During the times when I’m attending an event that is non-IT related people ask me what I do for a living. Most often then not when I tell them that I build RIAs for companies they tend to get a glazed look over their face. It’s similar to the look of an original flavoured Krispy Kreme glazed donut, and where the eyes loose focus and start filtering out to the background. Worst case scenario is when I need to snap my fingers three time and tell them to return back to the conversation.
Most of the time I can prevent the “Krispy Kreme Look” by explaining to them the concept behind the RIA or Rich Internet Application. Once I do that the penny normally drops and they can name a couple of examples, most commonly TweetDeck and Twirl. These are two of the most downloaded Flex and AIR applications, and have done well in exposing the RIA to the broader community.
I think it’s important for us in the RIA space to be pushing the concept and benefits of RIA to the general public. From acceptance breeds growth, and in the digital realm RIA acceptance still has a little way to go.
In Australia recent studies have shown the amount of money spent in the digital arena is ever increasing. When compared to annual profit, the amount of money spent in digital is still rather small, even though online customer growth is increasing. It’s this statistic which had me thinking about the acceptance of RIAs in companies and them willing to invest in technology to help with their revenue stream. As the more a company spends in the digital environment the higher the margin of profit, it makes sense to invest in RIAs.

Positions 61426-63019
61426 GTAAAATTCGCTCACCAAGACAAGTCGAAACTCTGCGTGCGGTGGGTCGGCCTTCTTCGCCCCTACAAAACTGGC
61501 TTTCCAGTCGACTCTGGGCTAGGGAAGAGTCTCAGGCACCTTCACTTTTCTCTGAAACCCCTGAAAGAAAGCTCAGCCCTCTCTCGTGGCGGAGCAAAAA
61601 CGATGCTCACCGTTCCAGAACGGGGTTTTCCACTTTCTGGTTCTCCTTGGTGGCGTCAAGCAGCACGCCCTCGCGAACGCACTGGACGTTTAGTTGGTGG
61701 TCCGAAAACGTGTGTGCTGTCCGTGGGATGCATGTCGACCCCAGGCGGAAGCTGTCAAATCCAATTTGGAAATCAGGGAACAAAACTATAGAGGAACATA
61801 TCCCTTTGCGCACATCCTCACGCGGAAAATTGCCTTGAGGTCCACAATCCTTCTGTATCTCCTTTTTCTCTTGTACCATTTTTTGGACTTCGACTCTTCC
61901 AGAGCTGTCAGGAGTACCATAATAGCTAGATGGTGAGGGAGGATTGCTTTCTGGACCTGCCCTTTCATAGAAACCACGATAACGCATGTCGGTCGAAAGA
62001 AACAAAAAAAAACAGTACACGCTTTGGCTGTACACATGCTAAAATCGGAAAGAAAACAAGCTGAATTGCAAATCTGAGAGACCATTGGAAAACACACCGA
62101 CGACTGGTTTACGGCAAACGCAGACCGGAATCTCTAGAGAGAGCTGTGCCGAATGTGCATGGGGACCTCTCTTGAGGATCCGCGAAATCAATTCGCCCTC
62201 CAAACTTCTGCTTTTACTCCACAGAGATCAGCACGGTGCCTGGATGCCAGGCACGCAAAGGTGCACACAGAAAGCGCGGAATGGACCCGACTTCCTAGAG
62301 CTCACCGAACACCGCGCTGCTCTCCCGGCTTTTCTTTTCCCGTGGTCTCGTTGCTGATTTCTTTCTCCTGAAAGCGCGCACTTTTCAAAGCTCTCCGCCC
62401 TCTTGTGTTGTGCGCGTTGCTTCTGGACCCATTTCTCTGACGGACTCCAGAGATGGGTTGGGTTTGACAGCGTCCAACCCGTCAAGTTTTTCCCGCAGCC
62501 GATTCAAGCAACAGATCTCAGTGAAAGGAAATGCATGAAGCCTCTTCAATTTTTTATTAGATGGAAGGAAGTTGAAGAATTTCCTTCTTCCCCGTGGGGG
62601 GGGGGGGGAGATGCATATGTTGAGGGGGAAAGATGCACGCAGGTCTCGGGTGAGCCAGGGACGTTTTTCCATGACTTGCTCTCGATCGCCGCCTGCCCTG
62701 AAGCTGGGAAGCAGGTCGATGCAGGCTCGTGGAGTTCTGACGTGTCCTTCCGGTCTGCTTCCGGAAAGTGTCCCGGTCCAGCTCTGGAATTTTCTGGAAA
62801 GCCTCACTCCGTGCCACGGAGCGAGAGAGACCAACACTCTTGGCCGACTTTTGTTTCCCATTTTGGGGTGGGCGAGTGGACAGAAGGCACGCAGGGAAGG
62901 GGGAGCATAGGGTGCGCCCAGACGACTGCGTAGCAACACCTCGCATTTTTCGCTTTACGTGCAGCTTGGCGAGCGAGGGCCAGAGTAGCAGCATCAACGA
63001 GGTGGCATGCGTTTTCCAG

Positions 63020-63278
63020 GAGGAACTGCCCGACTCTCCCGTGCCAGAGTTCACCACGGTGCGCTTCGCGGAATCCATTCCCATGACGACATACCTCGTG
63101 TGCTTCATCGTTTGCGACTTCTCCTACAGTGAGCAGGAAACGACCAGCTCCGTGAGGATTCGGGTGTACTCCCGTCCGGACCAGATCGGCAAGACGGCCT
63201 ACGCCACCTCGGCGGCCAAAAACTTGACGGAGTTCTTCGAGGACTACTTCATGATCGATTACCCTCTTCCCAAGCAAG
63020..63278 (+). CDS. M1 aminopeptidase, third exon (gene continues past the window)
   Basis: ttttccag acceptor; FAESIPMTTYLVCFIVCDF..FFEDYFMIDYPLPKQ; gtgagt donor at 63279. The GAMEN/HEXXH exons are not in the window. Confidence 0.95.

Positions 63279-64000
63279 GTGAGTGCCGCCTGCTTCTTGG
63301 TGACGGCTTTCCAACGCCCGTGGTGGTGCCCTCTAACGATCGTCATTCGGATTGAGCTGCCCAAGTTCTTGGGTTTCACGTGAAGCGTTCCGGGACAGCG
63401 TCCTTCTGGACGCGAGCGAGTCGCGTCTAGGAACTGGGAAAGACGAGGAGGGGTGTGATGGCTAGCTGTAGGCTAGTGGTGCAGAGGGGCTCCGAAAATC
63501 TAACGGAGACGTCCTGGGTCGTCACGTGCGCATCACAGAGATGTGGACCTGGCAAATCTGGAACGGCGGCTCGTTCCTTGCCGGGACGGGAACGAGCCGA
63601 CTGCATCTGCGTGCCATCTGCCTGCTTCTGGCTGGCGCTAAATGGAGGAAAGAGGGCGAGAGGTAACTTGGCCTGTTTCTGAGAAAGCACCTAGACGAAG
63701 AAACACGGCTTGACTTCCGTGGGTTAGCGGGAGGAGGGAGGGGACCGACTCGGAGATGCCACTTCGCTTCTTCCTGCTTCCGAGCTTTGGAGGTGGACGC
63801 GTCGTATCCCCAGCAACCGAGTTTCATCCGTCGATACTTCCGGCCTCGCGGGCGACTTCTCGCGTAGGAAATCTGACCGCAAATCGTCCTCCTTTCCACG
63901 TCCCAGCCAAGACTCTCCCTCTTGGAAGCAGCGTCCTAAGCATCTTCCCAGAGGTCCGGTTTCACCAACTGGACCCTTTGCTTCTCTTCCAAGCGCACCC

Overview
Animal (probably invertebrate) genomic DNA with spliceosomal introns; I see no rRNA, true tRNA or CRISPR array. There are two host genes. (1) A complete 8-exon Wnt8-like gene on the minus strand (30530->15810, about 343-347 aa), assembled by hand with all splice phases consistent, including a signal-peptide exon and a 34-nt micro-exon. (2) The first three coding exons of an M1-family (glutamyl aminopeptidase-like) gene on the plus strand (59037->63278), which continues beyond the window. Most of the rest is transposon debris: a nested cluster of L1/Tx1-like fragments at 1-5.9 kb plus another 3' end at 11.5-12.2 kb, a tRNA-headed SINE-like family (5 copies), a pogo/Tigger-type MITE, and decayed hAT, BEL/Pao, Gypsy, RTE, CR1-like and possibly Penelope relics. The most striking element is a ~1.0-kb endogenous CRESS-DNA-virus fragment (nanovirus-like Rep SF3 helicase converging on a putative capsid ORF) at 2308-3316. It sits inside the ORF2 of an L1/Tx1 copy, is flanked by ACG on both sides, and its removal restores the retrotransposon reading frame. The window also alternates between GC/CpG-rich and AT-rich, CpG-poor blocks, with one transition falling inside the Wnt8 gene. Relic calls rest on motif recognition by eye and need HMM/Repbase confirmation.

As customers migrate towards and expect more from companies in terms of digital services and experience. A companies customer service is no longer not only judged by the smile of the shop assistant or the friendliness of the wait staff but also by it’s online service. This is where well planned and executed RIAs excel, engaging the user, holding their hand through a complex task, giving them the information when they want it without hassle. The RIA doesn’t call in sick, steal money from the till or wake up on the wrong side of the bed, things that we have to deal with day to day with traditional customer service.
The technology is not important but the idea behind it is and it’s something that us working in the RIA world need to push, not only towards business managers but to the general public, the end user or customer.
As they say the customer is always right and by raising their awareness to RIAs it can not only benefit everyone involved but also the overall growth of the digital space.